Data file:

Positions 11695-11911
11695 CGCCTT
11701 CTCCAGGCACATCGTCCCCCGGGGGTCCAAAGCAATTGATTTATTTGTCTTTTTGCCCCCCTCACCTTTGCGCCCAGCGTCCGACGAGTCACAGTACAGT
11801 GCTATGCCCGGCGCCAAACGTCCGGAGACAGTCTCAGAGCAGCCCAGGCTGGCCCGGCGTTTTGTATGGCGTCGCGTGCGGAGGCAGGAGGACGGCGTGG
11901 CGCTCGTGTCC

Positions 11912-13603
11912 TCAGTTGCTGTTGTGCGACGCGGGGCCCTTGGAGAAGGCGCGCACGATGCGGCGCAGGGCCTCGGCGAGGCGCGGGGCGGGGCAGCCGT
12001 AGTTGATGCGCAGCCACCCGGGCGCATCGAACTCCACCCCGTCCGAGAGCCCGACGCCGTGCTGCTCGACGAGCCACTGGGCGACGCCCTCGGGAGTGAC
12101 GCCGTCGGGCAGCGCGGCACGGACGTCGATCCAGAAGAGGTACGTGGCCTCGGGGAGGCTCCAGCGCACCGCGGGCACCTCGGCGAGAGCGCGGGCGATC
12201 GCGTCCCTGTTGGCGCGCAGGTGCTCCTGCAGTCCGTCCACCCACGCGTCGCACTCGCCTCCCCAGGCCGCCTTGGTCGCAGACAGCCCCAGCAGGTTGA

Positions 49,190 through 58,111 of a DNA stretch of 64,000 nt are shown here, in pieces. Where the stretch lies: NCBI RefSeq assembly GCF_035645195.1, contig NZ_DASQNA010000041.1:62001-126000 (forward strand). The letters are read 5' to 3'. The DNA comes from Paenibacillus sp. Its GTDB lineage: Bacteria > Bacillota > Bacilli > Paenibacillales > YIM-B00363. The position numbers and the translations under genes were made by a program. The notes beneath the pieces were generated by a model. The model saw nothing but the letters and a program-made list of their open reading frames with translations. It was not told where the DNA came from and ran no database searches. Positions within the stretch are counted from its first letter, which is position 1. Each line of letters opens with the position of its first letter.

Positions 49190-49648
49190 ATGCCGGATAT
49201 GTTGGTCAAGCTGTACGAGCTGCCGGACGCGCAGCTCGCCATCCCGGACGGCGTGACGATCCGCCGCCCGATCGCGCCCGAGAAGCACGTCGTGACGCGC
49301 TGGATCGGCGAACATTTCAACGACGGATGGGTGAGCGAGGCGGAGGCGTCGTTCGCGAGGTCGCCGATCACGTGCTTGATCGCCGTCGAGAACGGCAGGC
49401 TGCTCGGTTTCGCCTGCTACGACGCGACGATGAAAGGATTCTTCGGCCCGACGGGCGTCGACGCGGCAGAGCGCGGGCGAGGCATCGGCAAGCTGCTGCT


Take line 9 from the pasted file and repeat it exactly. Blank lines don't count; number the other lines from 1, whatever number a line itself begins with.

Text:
12101 GCCGTCGGGCAGCGCGGCACGGACGTCGATCCAGAAGAGGTACGTGGCCTCGGGGAGGCTCCAGCGCACCGCGGGCACCTCGGCGAGAGCGCGGGCGATC